Standards International has partnered with Australian adviser Amanda Cassar to launch a new training programme aimed at tackling economic abuse.
Economic abuse is when one person has control over another’s access to economic resources. It was recognised as a form of domestic abuse in the domestic abuse bill last year after calls from charities to make it a standalone criminal offence.
The Financial Abuse Specialist course will be available to advisers globally via the Standards International website from 1 June 2020. It will cost £697+VAT.
The course is a training and certification programme designed to help advisers understand the signs of abuse and how to assist clients. The online training consists of video interviews with abuse survivors, advisers and lawyers. It also includes reading materials, quiz questions and written case studies.
Wealth Planning Partners director Amanda Cassar says: “As advisers we must know our clients in order to give comprehensive and appropriate advice.
“Economic abuse can occur irrespective of socio-economic category, education, race or ethnicity.”
Cassar, who is a global ambassador for financial abuse prevention and remediation, added: “There is no cookie-cutter approach to assisting clients but you can help reduce the risk of exposure to financial abuse through education, and through advising clients about protection options such as trusts or binding financial agreements.”
To achieve the Financial Abuse Specialist certification, course participants are invited to submit testing materials. The certification aims to help consumers and clients identify advisers with the expertise and resources to support them in this area.
Read more about economic abuse and how to get involved with this training programme in the magazine this week.
As you probably know, capital losses from falling share prices are realised only if the company goes into liquidation or the shares are sold.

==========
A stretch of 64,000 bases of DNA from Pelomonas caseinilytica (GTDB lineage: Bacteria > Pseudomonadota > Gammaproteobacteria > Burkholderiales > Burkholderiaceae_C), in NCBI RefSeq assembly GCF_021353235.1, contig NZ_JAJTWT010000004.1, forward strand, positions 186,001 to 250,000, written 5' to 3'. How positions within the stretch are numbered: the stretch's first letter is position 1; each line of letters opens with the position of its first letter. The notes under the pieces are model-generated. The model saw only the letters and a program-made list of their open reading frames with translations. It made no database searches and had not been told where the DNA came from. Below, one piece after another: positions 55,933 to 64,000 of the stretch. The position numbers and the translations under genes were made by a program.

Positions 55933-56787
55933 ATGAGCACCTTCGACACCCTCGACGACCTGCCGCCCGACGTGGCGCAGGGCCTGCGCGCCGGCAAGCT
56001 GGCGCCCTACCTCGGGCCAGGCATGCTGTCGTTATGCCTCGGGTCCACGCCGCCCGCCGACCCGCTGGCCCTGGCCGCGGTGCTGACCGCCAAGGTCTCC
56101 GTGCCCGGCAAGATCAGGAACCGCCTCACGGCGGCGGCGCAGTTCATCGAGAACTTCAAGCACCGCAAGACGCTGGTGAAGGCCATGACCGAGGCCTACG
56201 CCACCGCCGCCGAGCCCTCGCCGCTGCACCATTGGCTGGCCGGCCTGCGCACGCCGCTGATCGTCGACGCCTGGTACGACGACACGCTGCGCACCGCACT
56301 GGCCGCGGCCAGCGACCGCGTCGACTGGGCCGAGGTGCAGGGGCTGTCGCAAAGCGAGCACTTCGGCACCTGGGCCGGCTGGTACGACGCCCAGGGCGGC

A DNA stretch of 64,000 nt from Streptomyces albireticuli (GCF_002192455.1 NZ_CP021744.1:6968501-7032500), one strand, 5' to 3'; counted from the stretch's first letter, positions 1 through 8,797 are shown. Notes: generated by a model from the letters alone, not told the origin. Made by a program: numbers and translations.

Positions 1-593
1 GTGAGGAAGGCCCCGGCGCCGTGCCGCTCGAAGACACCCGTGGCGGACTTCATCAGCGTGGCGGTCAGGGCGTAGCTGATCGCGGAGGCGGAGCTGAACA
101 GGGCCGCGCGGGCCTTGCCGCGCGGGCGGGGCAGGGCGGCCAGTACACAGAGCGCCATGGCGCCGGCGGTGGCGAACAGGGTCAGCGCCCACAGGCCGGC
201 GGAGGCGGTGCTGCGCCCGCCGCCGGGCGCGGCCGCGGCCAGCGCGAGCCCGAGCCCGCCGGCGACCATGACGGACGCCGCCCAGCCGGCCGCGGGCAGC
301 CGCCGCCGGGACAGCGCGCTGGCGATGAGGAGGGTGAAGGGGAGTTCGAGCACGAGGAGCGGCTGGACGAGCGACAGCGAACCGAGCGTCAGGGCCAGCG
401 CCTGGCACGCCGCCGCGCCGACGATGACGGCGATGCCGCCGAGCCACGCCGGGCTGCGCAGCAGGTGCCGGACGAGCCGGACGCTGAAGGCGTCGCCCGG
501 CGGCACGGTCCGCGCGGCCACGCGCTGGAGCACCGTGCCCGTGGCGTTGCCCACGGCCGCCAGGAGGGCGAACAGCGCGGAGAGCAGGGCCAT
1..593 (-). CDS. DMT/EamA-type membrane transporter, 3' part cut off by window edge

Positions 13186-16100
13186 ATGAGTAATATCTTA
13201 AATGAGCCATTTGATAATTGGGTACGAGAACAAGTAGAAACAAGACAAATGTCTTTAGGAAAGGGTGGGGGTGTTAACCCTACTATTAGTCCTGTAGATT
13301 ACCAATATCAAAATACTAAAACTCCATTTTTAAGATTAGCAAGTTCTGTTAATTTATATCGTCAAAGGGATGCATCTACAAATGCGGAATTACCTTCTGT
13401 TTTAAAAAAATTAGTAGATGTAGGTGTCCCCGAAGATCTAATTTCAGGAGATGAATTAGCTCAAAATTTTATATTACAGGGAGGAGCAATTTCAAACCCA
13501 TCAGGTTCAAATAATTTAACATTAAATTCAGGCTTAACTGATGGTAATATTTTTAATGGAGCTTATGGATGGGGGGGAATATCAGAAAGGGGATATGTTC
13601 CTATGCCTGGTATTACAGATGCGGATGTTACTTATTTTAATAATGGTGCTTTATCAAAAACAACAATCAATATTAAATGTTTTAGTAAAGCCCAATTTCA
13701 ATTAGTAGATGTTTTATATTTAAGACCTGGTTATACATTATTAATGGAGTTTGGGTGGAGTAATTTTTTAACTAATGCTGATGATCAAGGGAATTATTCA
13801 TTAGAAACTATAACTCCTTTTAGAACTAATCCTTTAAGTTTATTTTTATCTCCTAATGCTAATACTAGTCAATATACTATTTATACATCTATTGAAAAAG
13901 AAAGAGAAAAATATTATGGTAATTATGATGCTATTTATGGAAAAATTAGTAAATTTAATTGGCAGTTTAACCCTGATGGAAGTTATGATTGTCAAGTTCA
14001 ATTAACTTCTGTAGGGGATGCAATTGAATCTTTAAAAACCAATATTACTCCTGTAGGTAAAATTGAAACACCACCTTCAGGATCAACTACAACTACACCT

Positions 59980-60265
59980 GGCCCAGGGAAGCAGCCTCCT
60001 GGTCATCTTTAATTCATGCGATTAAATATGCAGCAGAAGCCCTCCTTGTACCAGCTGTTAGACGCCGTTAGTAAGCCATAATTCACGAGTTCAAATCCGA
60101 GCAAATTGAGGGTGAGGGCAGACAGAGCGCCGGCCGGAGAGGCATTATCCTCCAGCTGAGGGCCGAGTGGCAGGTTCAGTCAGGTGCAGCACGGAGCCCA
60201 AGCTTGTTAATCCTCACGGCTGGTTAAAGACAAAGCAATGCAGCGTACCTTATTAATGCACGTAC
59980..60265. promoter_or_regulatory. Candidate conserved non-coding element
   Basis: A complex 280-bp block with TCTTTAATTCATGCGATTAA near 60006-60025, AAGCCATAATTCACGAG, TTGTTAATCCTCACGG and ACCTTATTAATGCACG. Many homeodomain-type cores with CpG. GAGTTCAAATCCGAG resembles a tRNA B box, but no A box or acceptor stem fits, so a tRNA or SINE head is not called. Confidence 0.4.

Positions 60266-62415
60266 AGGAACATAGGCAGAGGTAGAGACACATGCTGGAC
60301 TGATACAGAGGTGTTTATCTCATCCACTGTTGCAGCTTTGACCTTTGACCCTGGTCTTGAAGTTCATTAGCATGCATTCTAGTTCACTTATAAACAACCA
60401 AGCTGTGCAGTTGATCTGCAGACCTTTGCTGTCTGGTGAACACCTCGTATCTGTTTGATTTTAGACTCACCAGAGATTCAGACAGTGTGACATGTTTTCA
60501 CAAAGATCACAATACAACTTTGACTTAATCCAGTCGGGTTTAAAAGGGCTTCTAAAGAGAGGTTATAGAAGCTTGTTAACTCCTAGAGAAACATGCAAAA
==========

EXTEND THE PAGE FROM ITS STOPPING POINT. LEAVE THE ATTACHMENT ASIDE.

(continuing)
Leaving investments intact may well offer the best chance to rebuild balances when markets pick up again, as they eventually do. But, this holding pattern can be hard for older people with account-based pensions due to the requirement to draw a minimum income each year. For many people in residential care, this could be 7-15% of the balance at July 1.
Halving the draw-down amount is similar to a measure the government took as a result of the 2008 global financial crisis. The minimum income levels will again be halved for this financial year and next year. If the cash flow is not needed, people might wish to reduce their pension withdrawals. This could be especially so where higher Centrelink pensions may be likely.
Cash Study: Graham is 85 and living in an aged care facility. His account-based pension had a balance of $220,000 on July 1, 2019. He needed to draw 9% of that balance ($19,800) as income in 2019-20.
Graham regularly draws amounts of $1,650 a month, so he has already taken out $14,850 this year. Combined with share market drops and low interest rates, his pension balance has now dropped to $168,000.
Graham wants to minimise how much he draws. The halving of the minimums means he can stop drawing any more income this year and take out less next year as well as he’s also eligible for the two cash bonuses that will be paid of $750 each by Centrelink, as he’s on the Age Pension also.
Here are four ways to try to boost your income…
Are you asset rich but cash poor? Turns out, you’re not alone. Data from the ABS (Australian Bureau of Statistics) shows that almost one-third of older Australians in low-income households were asset rich but cash poor. Most wealth is tied up in illiquid assets, in particular the family home.